27.11.2015 change 27.11.2015

The oldest stars found in the centre of the Milky Way

Image of stars in the Milky Way made with Australian telescope SkyMapper. Source: SkyMapper/Chris Owen. Image of stars in the Milky Way made with Australian telescope SkyMapper. Source: SkyMapper/Chris Owen.

International research group discovered in the centre of the Milky Way the oldest stars, which formed shortly after the Big Bang. The results have been reported in the weekly journal "Nature". Involved in the research project were Poles from the OGLE project, headed by Prof. Andrzej Udalski.

It is believed that the first stars formed about 200-300 million years after the Big Bang. Such original objects have not been observed so far, but there are known star very poor in the so-called metals (in the terminology used by astronomers), or elements heavier than hydrogen and helium. The longer the period since the Big Bang, the more metals are in the stars, as successive generations of stars are formed from material enriched in heavy elements by their predecessors, e.g. through explosions of supernovae or intense stellar winds.

Most of the stars in the galactic bulge of the Milky Way are rich in metals, because there is a lot of gas and dust, so the star formation processes in this region were taking place quickly and the oldest generations of stars enriched the interstellar matter in metals as early as 1-2 billion years after the Big Bang.

Until now, in the case of the Milky Way astronomers knew metal-poor stars in the galactic halo (in the outer parts of the galaxy), but they were not detected in the galactic bulge (in the central parts). Meanwhile, according to the theory, stars of this type should have formed primarily in the centres of galaxies forming just after the Big Bang, in areas with high density of matter. Later, the seeds expanded and formed the central regions of galaxies.

Researchers from the group led by Louise Howes from Lund University in Sweden, and earlier the Australian National University in Canberra (Australia), where she conducted the study, decided to search for the oldest stars in the central region of our galaxy. The search ended in success - for the first time such objects have been identified in this region.

Pre-selection of 14000 candidates was carried with the Australian telescope SkyMapper, and then the stars were tested spectroscopically with the Anglo-Australian Telescope (AAT). As a result, in the centre of the galaxy researchers found over 500 stars with a low content of elements heavier than helium. 23 stars with the lowest content of the elements were analysed in detail using a spectrograph on the 6.5-meter Magellan Telescope at Las Campanas Observatory in Chile. It turned out that they contain a thousand times less heavy elements than the Sun, and the record holder contains even ten thousand times less of them. These stars are therefore extremely chemically homogeneous and belong to the oldest objects in the Universe.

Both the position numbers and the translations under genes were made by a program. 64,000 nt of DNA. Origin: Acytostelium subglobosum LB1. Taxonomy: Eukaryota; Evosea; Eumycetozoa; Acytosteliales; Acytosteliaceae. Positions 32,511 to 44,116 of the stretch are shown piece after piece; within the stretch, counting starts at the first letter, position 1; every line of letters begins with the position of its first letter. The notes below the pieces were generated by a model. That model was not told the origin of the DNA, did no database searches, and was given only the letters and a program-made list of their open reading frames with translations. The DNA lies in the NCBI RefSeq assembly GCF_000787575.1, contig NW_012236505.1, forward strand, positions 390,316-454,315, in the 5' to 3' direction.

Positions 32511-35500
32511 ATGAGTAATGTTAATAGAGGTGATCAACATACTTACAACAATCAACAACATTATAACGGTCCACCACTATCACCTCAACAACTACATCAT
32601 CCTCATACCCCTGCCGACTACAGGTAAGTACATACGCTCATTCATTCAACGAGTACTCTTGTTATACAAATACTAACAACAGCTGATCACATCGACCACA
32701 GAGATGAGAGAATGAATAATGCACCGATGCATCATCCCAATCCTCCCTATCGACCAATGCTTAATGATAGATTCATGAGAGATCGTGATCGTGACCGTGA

"These are the oldest stars that have ever been found in the Milky Way" - emphasised Howes.

It was still necessary to check whether these stars were actually related to the centre of the Milky Way, and not objects from the halo that were accidentally passing through the area. Key to determining the orbits of objects were the observations made by the Polish OGLE project led by Prof. Andrzej Udalski from the University of Warsaw Astronomical Observatory.

"Extremely precise measurements of the positions of stars in the images of the sky registered by the OGLE project and the long observation time base allowed to track the movements of the stars with high accuracy" - said the author of astrometric measurements Radosław Poleski, currently a postdoc at Ohio State University (USA).

For ten stars it was possible to determine precise orbits in the galaxy. Seven of them are certainly in the centre of the Milky Way, and they formed only a few hundred million years after the Big Bang.

"It\'s funny that the measurements of the positions of stars on images taken by the OGLE review contributed to the success of our joint project, and not the measurements of their brightness. This opens a new range of applications of the observational material we have been collecting for years" - added Prof. Andrzej Udalski.

The results of the study were presented in an article in the prestigious scientific journal "Nature", published in the electronic version on 11 November. Polish members of the research team from the University of Warsaw Astronomical Observatory are: R. Poleski (also from Ohio State University, USA), A. Udalski, M.K. Szymański, I. Soszyński, G. Pietrzyński (also from the Universidad de Concepción in Chile) K. Ulaczyk (also from the University of Warwick in the UK), Ł. Wyrzykowski, P. Pietrukowicz, J. Skowron, S. Kozłowski and P. Mróz.

OGLE project is co-financed by the Ministry of Science and Higher Education, National Science Centre and the Foundation for Polish Science.

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